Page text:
Lady Gaga's support of "Born This Way" has been unprecedented. She's created several singles, high-profile videos and multiple interviews, all in the interest of rewarding her Little Monsters with more access while also expanding her fan base. But could it be that the most crucial five minutes for gaining new fans came sitting behind a piano solo in front of Howard Stern pounding out "The Edge of Glory"? Since her appearance on the show people across all demographics who would not consider themselves Lady Gaga fans have been converted. Upon hearing her acoustic version of "Edge of Glory" they have been left stunned. All have said the same combination of things: "I had no idea she could sing like that." "She is the real deal." "Wow!"

Stern had been trying to get Lady Gaga on his show for months, but when she finally appeared on the show, there was no entourage pushing her out the door to her next press stop – she was willing to give Stern all the time in the world. In about an hour's worth of candid conversation, she touched on everything, like how she spends her money and her unwavering dedication to her Little Monsters. She even revealed her creative process, playing Howard the audio clips on her Blackberry of when she was coming up with her "JUDA, JUDA-AS" melody in her home. Lady Gaga has never let her guard down the way she did for Stern.

Stern asked Gaga about writing "The Edge of Glory" and she revealed the story of how it came out of her grandfather's death. "Glory" was meant to be a metaphor for his crossing over and as he lay in the hospital approaching death, she wrote the song as she bonded with her father, reminiscing and drinking tequila. As she played it for Stern, her raw emotion poured out into the keys, while her voice, stripped of the single's heavy production, radiated throughout the studio and through the air waves. Listeners felt chills up their spines and even Robyn Quivers admitted she was on the verge of tears.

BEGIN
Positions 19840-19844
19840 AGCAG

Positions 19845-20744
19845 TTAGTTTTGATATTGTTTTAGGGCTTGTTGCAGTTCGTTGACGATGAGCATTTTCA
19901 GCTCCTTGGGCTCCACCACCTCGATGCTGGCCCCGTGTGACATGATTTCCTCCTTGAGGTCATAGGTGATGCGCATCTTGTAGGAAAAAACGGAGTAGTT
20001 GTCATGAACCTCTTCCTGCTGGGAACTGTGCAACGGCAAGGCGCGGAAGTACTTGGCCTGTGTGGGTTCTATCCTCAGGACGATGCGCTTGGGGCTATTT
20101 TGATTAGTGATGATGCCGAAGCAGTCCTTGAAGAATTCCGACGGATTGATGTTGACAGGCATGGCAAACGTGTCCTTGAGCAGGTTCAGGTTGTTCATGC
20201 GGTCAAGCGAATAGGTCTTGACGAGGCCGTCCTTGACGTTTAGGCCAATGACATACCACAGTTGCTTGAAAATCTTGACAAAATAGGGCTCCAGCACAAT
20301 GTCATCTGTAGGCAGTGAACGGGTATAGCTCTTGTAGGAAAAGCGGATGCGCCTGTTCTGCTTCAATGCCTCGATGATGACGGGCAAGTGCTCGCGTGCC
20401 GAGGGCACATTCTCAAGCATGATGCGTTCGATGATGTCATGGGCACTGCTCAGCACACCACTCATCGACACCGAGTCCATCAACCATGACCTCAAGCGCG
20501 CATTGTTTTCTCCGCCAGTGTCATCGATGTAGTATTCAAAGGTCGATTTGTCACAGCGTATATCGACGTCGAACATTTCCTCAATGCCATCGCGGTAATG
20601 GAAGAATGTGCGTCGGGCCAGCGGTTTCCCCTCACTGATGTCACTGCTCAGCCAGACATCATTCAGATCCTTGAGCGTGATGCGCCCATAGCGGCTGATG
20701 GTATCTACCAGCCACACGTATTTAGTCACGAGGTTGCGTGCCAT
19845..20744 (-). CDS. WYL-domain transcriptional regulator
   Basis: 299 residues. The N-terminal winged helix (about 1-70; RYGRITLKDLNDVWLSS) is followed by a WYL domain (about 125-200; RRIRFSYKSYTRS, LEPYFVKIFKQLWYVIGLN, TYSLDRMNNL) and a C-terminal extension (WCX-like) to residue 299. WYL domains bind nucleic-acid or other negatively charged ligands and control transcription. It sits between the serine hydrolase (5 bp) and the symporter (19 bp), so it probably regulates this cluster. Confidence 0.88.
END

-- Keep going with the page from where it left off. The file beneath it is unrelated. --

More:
His legion of fans were utterly astonished. Callers flooded the lines in the hours and weeks after the performance, universally agreeing that their opinion of Gaga had changed after listening to her authentic interview and beautiful performance. None of these Stern fans knew she had those reserves of power in her, and admitted to previously disliking her. Stern's producers still haven't let go of her incredible performance to this day, a month later, and continue to play it on repeat during show breaks.

Obviously, Howard Stern did not make Lady Gaga famous, but he opened the floodgates for a whole new mass of Lady Gaga fans. For over twenty years, Stern has been the most celebrated, controversial, and compelling radio personality in history. His daily on-air antics are legendary and have propelled him into the upper echelon of celebrity. He looks at life through his own naturally humorous perspective, and, for a few hours a day, allows some to laugh out loud while others curiously listen from the sidelines. Howard Stern is only the enemy to those who takes themselves or life too seriously.